The terms narcissism, narcissist and narcissistic personality disorder are used quite a lot. Some people are very confident or self-absorbed and could be called a narcissist because of that. This might make it complicated to distinguish between someone self-absorbed, showing manipulative behaviour or having Narcissistic Personality Disorder (NPD). A true narcissist is something else than a person occasionally being arrogant, self-absorbed, manipulative or telling small lies.
Clearly, everyone shows manipulative behaviour to some extent. This could be done both consciously and unconsciously. In this article, I will hopefully help you in order to better recognize the intention and reasons behind someone showing manipulative behaviour.
A true narcissist with NPD has a mental health disorder characterized by an exaggerated sense of importance, an unending need for attention and admiration, and a lack of empathy. A narcissist will constantly show abusive behaviour and drain the energy of their victims by doing so.
In this article, I will go into the criteria of NPD and try to explain how to recognize narcissistic behaviour.
Narcissistic behaviour and being a ‘narcissist’
On this website, I mainly focus on narcissistic/manipulative behaviour and how to deal with it. If you focus on recognizing behaviour it’s not that relevant whether someone actually is a narcissist or not. Narcissism is a spectrum and therefore it’s arbitrary whether someone is a ‘narcissist’ or simply shows narcissistic behaviour to some extent.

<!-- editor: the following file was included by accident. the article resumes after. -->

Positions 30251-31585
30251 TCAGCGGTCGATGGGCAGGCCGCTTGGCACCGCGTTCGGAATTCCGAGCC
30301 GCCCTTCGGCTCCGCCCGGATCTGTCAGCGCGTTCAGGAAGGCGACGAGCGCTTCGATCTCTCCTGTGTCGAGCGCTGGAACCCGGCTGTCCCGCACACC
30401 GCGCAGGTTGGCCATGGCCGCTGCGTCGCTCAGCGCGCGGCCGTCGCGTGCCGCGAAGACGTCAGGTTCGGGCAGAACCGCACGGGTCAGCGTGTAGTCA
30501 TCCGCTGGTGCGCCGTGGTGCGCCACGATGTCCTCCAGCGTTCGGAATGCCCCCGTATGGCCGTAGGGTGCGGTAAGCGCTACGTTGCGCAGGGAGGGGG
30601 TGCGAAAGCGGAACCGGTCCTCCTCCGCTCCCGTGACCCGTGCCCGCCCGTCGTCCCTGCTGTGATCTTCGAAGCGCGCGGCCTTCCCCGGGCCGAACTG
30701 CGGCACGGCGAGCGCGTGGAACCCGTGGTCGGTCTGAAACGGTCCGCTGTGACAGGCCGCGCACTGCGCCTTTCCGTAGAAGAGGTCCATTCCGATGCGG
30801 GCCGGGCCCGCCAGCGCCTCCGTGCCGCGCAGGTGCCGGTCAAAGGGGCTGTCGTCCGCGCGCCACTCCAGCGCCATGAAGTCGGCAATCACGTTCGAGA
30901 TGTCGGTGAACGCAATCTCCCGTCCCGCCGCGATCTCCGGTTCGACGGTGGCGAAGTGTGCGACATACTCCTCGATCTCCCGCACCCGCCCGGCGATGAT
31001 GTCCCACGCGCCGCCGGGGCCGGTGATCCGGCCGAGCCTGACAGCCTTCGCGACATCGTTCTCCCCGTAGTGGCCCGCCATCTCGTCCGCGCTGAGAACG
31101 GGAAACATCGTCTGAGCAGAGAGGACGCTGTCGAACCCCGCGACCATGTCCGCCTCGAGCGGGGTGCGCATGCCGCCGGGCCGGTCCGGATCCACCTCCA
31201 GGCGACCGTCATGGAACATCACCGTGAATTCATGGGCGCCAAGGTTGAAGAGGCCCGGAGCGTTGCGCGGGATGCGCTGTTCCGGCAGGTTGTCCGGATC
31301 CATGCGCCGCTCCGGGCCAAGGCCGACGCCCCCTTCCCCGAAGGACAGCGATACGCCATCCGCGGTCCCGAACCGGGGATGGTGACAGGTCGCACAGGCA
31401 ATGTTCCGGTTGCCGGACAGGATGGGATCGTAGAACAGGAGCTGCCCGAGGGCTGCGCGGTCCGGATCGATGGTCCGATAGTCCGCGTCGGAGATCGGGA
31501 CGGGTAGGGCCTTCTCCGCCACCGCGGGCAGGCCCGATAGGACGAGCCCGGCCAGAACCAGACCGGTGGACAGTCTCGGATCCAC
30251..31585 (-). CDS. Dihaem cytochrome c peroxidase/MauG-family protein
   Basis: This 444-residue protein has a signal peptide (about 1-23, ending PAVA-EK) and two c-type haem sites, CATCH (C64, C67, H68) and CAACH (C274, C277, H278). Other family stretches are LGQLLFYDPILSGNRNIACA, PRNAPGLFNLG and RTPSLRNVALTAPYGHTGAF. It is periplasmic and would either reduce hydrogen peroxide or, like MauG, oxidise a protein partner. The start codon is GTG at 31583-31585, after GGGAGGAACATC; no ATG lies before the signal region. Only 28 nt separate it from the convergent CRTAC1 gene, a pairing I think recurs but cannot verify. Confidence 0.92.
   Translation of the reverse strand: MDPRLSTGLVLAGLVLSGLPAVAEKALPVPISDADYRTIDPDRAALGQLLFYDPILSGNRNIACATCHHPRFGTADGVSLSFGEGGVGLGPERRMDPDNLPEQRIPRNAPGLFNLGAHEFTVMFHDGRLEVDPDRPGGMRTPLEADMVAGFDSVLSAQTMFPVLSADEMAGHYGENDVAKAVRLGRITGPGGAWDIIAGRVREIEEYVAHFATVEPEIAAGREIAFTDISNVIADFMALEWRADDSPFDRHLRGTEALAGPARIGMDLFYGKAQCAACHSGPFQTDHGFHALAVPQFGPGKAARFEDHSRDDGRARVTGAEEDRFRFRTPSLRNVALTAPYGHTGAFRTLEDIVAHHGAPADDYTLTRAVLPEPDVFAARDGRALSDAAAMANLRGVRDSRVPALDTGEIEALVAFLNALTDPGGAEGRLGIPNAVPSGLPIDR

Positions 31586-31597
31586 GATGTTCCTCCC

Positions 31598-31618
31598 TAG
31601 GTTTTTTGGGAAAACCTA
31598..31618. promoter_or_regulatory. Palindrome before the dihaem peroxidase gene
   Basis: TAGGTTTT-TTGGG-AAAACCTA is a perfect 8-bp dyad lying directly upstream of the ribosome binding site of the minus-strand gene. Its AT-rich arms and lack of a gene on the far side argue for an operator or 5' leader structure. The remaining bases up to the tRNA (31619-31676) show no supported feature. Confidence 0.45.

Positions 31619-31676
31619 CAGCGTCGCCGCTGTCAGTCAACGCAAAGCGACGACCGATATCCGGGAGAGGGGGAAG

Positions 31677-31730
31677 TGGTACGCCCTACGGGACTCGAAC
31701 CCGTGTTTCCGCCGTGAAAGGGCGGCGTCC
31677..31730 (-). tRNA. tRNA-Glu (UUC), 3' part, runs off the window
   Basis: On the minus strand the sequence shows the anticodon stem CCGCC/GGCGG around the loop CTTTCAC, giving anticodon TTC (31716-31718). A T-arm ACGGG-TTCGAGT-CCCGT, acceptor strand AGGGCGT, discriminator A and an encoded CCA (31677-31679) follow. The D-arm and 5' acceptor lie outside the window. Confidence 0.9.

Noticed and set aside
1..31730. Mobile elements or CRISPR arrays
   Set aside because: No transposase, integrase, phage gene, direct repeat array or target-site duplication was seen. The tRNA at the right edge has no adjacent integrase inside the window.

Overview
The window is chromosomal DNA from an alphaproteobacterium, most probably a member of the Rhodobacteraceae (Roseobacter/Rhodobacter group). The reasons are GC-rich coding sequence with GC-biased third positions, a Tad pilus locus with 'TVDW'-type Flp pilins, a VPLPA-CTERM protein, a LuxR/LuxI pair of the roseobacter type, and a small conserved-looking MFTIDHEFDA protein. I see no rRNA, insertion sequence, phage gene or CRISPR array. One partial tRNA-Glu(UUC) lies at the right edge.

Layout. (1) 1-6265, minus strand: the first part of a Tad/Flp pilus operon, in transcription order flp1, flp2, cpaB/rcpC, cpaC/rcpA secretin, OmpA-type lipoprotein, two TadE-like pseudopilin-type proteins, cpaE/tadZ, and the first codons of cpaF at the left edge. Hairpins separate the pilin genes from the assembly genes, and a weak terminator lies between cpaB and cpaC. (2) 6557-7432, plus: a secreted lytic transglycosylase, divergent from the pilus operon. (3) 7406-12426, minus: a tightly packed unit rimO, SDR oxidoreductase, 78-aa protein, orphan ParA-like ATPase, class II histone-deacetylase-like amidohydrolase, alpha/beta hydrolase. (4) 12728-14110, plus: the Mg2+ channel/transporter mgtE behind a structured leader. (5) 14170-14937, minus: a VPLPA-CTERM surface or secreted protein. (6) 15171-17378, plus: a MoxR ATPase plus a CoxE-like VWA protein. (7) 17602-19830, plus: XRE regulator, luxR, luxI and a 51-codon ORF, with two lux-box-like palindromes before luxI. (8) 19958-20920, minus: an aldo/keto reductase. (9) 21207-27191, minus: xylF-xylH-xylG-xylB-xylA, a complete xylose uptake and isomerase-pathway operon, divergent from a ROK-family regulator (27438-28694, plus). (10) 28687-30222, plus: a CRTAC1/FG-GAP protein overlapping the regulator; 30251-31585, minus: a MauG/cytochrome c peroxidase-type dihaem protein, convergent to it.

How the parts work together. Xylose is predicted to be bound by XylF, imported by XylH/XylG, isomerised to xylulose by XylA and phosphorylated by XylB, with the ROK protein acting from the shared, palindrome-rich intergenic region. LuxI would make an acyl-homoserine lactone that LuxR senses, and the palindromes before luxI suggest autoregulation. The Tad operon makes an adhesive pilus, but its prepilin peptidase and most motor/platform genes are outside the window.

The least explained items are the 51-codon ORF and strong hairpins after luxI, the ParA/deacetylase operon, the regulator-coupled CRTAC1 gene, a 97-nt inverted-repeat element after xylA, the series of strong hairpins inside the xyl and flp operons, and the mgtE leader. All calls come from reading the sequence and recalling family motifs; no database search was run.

In the end, in my opinion, it’s about yourself and how you want to deal with the manipulative behaviour of others. It comes down to a choice whether you think this person drains your energy too much by (constant) manipulation or trying to control you. By learning about and protecting your boundaries and by working on self-worth, you will naturally learn how to better deal with manipulative behaviour.
I use the term narcissist or narcissism to describe someone showing narcissistic (manipulative) behaviour in a constant manner for abusive reasons. You can read more about the nature of narcissistic abuse in my article explaining the narcissistic abuse cycle. Due to the nature of narcissism, there mostly won’t be an official diagnosis of someone having a narcissistic personality disorder.
Narcissistic Personality Disorder
The criteria of NPD can be helpful in order to recognize narcissistic behaviour. It can help you recognize whether you’re dealing with someone constantly showing narcissistic behaviour without any self-reflection, or someone showing manipulative behaviour temporarily due to for example their emotional state, insecurity or a lack of healthy communication skills.
The difference is the intention, the extent and intensity of using manipulative behaviour.
NPD is defined by the Diagnostic and Statistical Manual of Mental Disorders (DSM, fifth edition, 2013) as comprising a pervasive pattern of grandiosity (in fantasy or behaviour), a constant need for admiration, and a lack of empathy. In a study named ‘Narcissistic Personality Disorder: Diagnostic and Clinical Challenges’ (Caligor, Levy, e.a. 2015) two subtypes of narcissism have been distinguished: grandiose narcissism and vulnerable narcissism.
Grandiose narcissism is characterized by grandiosity, arrogance, and boldness, whereas vulnerable narcissism is characterized by personality traits of hypersensitivity and defensiveness. These types illustrate that there can be varying sorts of manipulative behaviour used by different kinds of narcissists.
The 9 criteria of narcissistic personality disorder (NPD)